Hong Kong vs Cuba: prosperity vs socialist poverty
Through much of the 1950s, Hong Kong and Cuba were economically similar, and both were very close to the world average. Since then socialist Cuba has stagnated in poverty while Hong Kong has soared to prosperity. Lessons?
Early this year, I shared an amusing but accurate image that showed an important difference between capitalism and socialism. And in 2012, I posted a comparison of Detroit and Hiroshima to illustrate the damage of big government.
Well, if you combine those concepts, you get this very pointed look at the evolution of Cuban socialism and Hong Kong capitalism.
Some might dismiss these photos as being unrepresentative, and it’s reasonable to be skeptical. After all, I’m sure it would be easy to put together a series of photos that make it seem as if the United States is suffering from decay while France is enjoying a boom.
So, let’s go to the data. In previous posts, I’ve shared comparisons of long-run economic performance in market-oriented nations and statist countries. Examples include Chile vs. Argentina vs. Venezuela, North Korea vs. South Korea, Cuba vs. Chile, Ukraine vs. Poland, Hong Kong vs. Argentina, Singapore vs. Jamaica, and the United States vs. Hong Kong and Singapore.
Now let’s add Cuba vs. Hong Kong to the mix.
Wow, this is amazing. Through much of the 1950s, Hong Kong and Cuba were economically similar, and both were very close to the world average.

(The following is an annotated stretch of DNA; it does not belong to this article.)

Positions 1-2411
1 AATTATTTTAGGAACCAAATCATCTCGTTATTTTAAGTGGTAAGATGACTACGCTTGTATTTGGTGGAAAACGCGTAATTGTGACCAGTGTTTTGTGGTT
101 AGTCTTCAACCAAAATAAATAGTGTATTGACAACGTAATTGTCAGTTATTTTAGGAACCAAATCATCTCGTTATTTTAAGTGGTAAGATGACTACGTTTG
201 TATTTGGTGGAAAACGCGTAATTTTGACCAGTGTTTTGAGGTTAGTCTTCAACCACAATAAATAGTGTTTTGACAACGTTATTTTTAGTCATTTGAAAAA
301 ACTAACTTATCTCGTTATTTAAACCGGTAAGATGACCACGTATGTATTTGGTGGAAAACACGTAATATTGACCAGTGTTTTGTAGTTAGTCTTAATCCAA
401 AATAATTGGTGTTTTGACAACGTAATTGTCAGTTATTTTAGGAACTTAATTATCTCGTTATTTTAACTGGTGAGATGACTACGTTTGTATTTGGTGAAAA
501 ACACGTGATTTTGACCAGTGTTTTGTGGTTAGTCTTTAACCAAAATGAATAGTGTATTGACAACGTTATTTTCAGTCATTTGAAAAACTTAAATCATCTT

Then Hong Kong became a poster child for capitalism while Cuba became an outpost of Soviet communism. And, as you might expect, the people of Hong Kong prospered.
What about the Cubans? Well, I suppose a leftist could argue that they’re all equally poor and that universal deprivation somehow makes Cuban society better Hong Kong, where not everybody gets rich at the same rate.
But even that would be a lie since Cuba’s communist elite doubtlessly enjoys a very comfortable lifestyle. So while the rest of the country endures hardships such as a toilet paper shortage, the party bosses presumably drink champagne and eat caviar.
The bottom line is that statists still don’t have an acceptable answer for my two-part challenge.
P.S. If you prefer stories rather than images or data, this updated version of the fable of the ant and the grasshopper makes a key point about incentives and redistribution. And you get a similar message from the PC version of the Little Red Hen.
P.P.S. Cuba’s system is so wretched that even Fidel Castro confessed it is a failure. So maybe there’s hope that Obama will have a similar epiphany about American-style statism!
Daniel J. Mitchell, a long standing contributor to The Commentator, is a Senior Fellow at the Cato Institute, the free-market, Washington D.C. think tank. His articles are cross-posted on his blog by agreement
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